Persian herb rice with fish, ‘sabzi polow mahi’, is a popular dish served for Nowruz which combines some of the most symbolic foods of the celebration into a delicious, fresh and healthy meal. It’s a dish that’s delicious any time.
Last year in particular, I dig a lot of digging about dishes that are traditionally eaten for Nowruz, and it definitely left me hungry. I have gradually been trying a few, from savory dishes like Persian herb fritatta, kuku sabzi and dolmeh barge mo – stuffed vine leaves, and sweet treats like Persian walnut cookies and Persian rice cookies. This tasty fish and rice dish is another common part of the festivities, but it’s definitely something you could enjoy any time.
What is Nowruz?
Nowruz (‘now’ meaning ‘new’ and ‘ruz’ meaning ‘day’ or originally ‘light’) is the celebration of the Spring Equinox. It originates in Iran, but is celebrated by a number of countries in the region, and is recognized by the UN. You’ll find events for the festival in a number of major cities around the world – I’m hoping to maybe get to some of the events in Boston’s MFA and I know New York and San Francisco also have things on. But even if you don’t have one near you, you can enjoy some of the foods for Nowruz at home.
Nowruz is an ancient tradition, and as such the way it is celebrated varies from one place to another, but there are some things that are common. Spring cleaning, various festivities, visiting family and neighbors and a decorative centerpiece in homes and public places (‘Haft Seen’ in Iran) are part of most. Foods also vary, but many are symbolic such as eggs representing fertility, herbs for rebirth and fish for life. The various visits to friends and family are often accompanied by cookies and other sweet treats. Legend goes that one of the Persian kings discovered sugar on Nowruz, and candy comes from the Persian word ‘qand’ for sugar.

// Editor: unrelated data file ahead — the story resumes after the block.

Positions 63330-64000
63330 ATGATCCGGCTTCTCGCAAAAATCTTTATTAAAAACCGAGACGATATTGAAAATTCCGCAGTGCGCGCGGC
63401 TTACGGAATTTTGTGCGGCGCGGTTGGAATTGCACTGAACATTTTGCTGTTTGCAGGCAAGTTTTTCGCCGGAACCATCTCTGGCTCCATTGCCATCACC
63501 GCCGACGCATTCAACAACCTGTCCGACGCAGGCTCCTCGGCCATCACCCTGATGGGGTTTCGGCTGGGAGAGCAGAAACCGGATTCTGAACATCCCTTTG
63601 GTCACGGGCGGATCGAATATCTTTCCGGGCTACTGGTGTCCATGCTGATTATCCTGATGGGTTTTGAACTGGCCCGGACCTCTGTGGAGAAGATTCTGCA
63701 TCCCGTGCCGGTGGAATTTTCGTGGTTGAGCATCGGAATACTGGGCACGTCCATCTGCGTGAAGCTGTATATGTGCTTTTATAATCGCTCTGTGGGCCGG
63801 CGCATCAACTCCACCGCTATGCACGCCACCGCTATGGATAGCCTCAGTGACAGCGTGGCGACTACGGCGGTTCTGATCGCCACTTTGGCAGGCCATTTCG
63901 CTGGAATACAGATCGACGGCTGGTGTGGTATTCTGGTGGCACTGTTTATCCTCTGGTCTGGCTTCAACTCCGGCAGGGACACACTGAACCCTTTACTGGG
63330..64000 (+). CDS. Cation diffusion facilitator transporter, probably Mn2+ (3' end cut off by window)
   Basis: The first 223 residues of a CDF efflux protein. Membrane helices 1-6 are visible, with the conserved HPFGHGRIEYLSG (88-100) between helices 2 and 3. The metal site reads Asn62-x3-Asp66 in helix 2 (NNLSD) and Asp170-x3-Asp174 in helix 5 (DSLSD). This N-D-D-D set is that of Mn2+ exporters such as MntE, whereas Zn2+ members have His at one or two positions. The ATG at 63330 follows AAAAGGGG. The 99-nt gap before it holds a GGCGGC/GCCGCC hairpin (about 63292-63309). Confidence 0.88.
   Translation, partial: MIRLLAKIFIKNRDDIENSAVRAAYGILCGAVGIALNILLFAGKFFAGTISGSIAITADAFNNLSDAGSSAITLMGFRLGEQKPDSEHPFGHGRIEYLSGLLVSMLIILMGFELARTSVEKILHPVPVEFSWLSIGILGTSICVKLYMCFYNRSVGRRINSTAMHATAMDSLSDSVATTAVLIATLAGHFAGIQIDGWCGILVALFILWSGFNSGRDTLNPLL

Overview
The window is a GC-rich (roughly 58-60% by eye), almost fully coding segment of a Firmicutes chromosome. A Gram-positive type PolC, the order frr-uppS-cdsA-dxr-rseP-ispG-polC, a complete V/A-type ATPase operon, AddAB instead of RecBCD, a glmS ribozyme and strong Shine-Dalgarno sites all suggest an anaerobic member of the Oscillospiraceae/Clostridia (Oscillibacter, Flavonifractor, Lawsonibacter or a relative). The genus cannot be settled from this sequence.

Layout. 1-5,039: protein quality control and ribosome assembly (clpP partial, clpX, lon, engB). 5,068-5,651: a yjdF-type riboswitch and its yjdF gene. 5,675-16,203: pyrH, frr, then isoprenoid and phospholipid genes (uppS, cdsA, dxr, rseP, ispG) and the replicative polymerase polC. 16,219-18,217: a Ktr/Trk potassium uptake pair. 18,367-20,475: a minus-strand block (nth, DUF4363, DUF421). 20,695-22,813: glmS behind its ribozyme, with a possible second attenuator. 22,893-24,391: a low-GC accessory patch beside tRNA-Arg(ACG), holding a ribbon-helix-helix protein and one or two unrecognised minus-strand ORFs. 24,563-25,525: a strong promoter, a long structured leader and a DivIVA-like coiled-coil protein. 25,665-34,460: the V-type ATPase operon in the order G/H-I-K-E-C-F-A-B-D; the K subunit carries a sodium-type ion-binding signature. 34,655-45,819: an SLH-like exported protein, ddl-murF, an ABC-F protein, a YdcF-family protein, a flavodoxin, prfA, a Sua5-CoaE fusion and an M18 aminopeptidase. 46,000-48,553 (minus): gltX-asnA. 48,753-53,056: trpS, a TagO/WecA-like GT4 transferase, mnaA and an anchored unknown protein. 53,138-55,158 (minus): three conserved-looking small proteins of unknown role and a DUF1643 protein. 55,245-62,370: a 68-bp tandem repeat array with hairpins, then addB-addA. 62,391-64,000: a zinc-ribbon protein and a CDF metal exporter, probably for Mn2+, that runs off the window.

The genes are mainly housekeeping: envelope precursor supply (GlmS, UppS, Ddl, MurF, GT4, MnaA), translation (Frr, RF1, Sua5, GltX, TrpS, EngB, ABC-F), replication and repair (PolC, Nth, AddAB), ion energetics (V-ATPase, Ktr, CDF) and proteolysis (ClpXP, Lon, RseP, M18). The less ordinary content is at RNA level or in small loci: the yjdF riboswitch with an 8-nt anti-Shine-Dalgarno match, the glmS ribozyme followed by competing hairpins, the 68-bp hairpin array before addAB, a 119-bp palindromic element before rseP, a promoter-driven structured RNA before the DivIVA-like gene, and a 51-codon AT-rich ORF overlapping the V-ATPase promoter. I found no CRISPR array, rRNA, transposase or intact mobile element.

How to make Persian herb rice with fish, sabzi polow mahi
The fish part of this dish varies a lot from one house to another – smoked fish is quite common, while others bake or fry. I’ve gone for pan-frying fish fillets dredged in a seasoned flour for some delicious, complimentary flavors and colors. It’s both easy and something that’s easily enjoyed. It seems the more traditional way to cook the rice is to layer the rice and herbs, but I went for the easier and quicker mixing through. One of the classic aspects of many Persian rice dishes is a crust on the bottom of the pan, that becomes the top when you tip it out, and there’s a little of that here that is a lovely contrast to the tender fish and soft rice below.
Colorful, flavorful, and something the whole family can enjoy, sabzi polow mahi makes a great dinner that I know we at least will definitely be having again.
This dish is traditional for Nowruz, but the fresh flavors are a delicious meal any time.
- 1 cup long grain/basmati rice
- 2 tbsp finely chopped cilantro
- 2 tbsp finely chopped parsley
- 2 tbsp finely chopped dill
- 2 tbsp finely chopped green onions/scallions or chives
- 1 tsp salt
- 1 1/2 tbsp olive oil or vegetable oil
- 1 tbsp butter cut into chunks
- 1.25 - 1.5 lb firm fish fillets eg pollock haddock (salmon would also work - I used pollock)
- 2 tbsp flour
- 1/4 tsp salt or part/all garlic salt
- 1/4 tsp pepper
- 1/4 tsp turmeric
- 1 tsp finely chopped dill
- 2 1/2 tbsp vegetable oil
Wash the rice well in a number of changes of water until the water is almost clear when you rinse (around 4-5 changes of water). Finely chop the herbs and set aside.
Boil a pot of water, at least 3 cups, and add the salt and the rice. Cover and bring to a boil, reduce heat so that the pot doesn’t boil over and cook for around 5min.
Test the rice - it should be a little soft on the outside but still firm inside (‘al dente’). Drain in a colander and mix through the herbs.
Return the pot to the heat and warm the oil over a medium heat. Put the herbed rice into the pot and make three holes in the rice to allow steam to escape. Dot the butter on top, put a cloth over the pan to catch the steam then cover with a lid. Reduce the heat and cook on low for around 30-40mins.
Meanwhile, mix together the flour, salt, pepper, turmeric and dill on a plate. Dredge the fish fillets in the seasoned flour on both sides and shake off any excess.
Warm the oil in a large skillet and cook the fish for around 5min on each side, depending on thickness of fillets, until cooked through.
To serve the rice, try to cover the pan with a plate and invert it so you get the crust on top, or else make sure you get the crust from the pan to enjoy alongside everything else.
Try these other fish dishes:
I first shared this recipe in the post Persian herb rice with fish for Nowruz on the Sunday Supper Movement site where I am a contributor. You can also find more Nowruz menu ideas in that post.